Dominion | ?m | 15s | Bucci Developments | Urban Agency

General Consensus of the Project

  • Great

    Votes: 24 72.7%
  • Very Good

    Votes: 8 24.2%
  • Good

    Votes: 1 3.0%
  • So-So

    Votes: 0 0.0%
  • Terrible

    Votes: 0 0.0%

  • Total voters
    33

outoftheice

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On that note, it feels weird to me why Bridgeland is developing literally right now - as the local and global economy crumbles, a layman like myself would guess this would be a stressful time to start big projects, let a whole swathe of ones who all happen to be primed and well positioned to all start at the same time, all within within a few blocks of each other. I am curious on what people smarter than me think about if this is a coincidence or if there is something more to it.
My understanding is that the master plan for Bridgeland was extremely prescriptive in what could be built there... right down to the colours that could be used. Buildings also had to be concrete and a max of six stories. The economics barely worked in the first phases of The Bridges and stopped working all together in the later phases which is why development stalled out.

The City learned their lesson and dropped the prescriptive elements for the remaining sites which is why Dominion and the Jemm Properties parcel across the street finally launched, are both much taller than anything in the neighbourhood and look completely different than anything else in the area. I'm happy they did as I feel the original master plan for 'The Bridges' wasn't nearly ambitious enough. Had they gone with 4 stories instead of 2 along the south side of the main drag and 8 stories instead of 6 everywhere else Bridgeland would probably have the density to support a grocery store and some more mid-rise mixed used development would have started to happen organically. Some important lessons to learn for Inglewood and Ramsay which are the next communities to undergo a similar evolution.
 

UrbanWarrior

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oh, when I think of “developable blocks” I think lots that aren’t already developed, of which there’s only a handful.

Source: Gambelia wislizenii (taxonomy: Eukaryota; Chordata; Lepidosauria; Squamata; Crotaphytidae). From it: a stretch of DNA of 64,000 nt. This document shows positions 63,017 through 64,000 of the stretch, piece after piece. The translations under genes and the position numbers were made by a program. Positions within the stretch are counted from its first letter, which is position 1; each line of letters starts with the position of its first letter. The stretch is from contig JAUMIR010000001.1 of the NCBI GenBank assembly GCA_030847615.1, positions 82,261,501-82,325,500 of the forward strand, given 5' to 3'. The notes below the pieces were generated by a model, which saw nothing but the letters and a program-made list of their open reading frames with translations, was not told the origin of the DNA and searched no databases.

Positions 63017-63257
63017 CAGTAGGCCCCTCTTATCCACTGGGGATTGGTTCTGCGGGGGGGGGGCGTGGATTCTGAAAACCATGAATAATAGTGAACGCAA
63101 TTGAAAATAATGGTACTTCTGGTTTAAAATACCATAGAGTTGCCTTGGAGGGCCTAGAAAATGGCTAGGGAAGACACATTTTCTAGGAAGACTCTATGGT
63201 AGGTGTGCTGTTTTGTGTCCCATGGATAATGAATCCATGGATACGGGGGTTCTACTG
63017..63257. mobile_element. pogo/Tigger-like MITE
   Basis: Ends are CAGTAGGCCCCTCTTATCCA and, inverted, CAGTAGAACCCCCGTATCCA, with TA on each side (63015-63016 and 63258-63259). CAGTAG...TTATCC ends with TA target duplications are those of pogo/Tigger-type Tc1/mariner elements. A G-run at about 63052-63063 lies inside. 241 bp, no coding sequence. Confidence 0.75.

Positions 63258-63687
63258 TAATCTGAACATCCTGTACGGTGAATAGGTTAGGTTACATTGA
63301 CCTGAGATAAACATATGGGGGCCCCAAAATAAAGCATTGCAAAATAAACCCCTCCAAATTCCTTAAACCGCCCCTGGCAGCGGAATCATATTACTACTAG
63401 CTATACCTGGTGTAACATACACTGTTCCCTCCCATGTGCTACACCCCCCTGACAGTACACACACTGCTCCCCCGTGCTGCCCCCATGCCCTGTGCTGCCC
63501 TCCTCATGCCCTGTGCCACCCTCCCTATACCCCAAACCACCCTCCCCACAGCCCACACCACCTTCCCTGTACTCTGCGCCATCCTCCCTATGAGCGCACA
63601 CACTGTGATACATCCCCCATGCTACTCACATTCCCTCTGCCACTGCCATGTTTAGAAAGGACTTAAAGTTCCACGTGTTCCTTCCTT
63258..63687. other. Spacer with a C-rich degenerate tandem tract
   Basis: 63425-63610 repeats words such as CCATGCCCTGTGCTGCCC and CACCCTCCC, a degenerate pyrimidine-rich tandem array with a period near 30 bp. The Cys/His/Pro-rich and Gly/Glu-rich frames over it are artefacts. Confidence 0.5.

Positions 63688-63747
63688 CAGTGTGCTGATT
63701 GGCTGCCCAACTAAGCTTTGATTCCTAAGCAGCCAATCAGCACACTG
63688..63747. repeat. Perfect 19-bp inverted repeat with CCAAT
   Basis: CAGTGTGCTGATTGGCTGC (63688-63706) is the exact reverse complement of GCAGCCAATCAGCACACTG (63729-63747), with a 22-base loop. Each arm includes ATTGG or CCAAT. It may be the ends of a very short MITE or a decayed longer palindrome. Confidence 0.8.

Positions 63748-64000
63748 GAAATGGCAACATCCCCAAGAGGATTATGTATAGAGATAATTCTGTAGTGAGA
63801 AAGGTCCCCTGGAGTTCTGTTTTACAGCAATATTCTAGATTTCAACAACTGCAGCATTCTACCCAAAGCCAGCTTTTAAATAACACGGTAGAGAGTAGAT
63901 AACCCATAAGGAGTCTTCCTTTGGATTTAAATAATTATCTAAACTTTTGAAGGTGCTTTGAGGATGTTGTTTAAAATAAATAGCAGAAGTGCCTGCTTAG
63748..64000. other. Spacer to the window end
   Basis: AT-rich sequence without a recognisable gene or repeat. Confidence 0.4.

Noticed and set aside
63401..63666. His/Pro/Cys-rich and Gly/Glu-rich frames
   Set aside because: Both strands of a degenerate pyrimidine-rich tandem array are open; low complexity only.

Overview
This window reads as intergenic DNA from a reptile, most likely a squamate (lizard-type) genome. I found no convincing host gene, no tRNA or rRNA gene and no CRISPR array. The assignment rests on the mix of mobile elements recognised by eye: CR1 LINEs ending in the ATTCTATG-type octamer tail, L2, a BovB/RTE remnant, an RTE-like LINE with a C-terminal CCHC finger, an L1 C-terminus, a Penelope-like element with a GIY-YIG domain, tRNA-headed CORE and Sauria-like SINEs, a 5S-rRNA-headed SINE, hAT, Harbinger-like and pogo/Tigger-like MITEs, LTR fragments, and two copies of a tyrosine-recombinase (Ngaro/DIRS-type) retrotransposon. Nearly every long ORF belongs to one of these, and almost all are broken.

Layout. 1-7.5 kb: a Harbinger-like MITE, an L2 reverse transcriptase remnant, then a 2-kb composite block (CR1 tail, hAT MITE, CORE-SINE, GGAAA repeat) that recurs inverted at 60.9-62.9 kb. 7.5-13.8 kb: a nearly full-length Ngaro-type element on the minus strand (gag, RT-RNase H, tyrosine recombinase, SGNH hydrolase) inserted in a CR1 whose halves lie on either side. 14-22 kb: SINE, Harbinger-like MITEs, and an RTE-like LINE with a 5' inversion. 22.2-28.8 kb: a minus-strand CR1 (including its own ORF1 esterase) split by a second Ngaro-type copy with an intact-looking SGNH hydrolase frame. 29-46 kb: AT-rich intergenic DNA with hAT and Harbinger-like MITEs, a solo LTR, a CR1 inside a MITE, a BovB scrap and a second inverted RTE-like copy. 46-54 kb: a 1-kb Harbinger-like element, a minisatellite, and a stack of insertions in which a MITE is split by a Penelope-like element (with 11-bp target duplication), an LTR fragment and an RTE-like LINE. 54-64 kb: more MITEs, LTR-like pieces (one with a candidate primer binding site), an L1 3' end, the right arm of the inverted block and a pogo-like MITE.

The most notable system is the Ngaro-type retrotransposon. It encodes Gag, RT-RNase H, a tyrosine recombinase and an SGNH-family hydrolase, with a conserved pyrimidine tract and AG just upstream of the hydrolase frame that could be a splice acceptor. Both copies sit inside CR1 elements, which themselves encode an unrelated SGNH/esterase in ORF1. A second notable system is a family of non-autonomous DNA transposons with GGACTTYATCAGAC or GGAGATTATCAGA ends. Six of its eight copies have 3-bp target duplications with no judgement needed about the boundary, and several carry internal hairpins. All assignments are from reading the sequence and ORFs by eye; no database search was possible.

1875

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i was thinking in the context of 50, 75 or 100yrs as mentioned in the post. in that sense i dont think bridgeland has exhausted its growth potential.
 

CBBarnett

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i was thinking in the context of 50, 75 or 100yrs as mentioned in the post. in that sense i dont think bridgeland has exhausted its growth potential.
Yep I totally agree and I should clarify - I use "complete" in quotations as it's more of subjective feeling (e.g. minimum vision of a high density active community achieved, with no giant holes or imaginary projects that will one day fill them). I could now live there and say I live in a neighbourhood with those urban characteristics, not that one day it will become a neighbourhood with those characteristics. It's an opinion, not a measurable fact. With these projects, Bridgeland officially meets my minimum characteristics of being a successful high density urban community.

In reality no neighbourhood - particularly in a new city like Calgary with wildly unused/underused open spaces - is truly ever complete. Evolution is part of the game, even if it slows from time to time from the occasional external force (local and global economy collapse) and the local political interference (development regimes that unfairly restrict redevelopment). Both forces can stagnate a community for a generation or two, but there is always something changing because the demographics and people within them are always changing.
 

1875

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i think the blocks surrounding the park look great and not including places i havent visited like mackenzie town is maybe the only area that will feel like a successfully completed quality neighbourhood like exists in alot of cities. maybe east village and university city might get there but not for a long time after bridgeland is “complete”.
 

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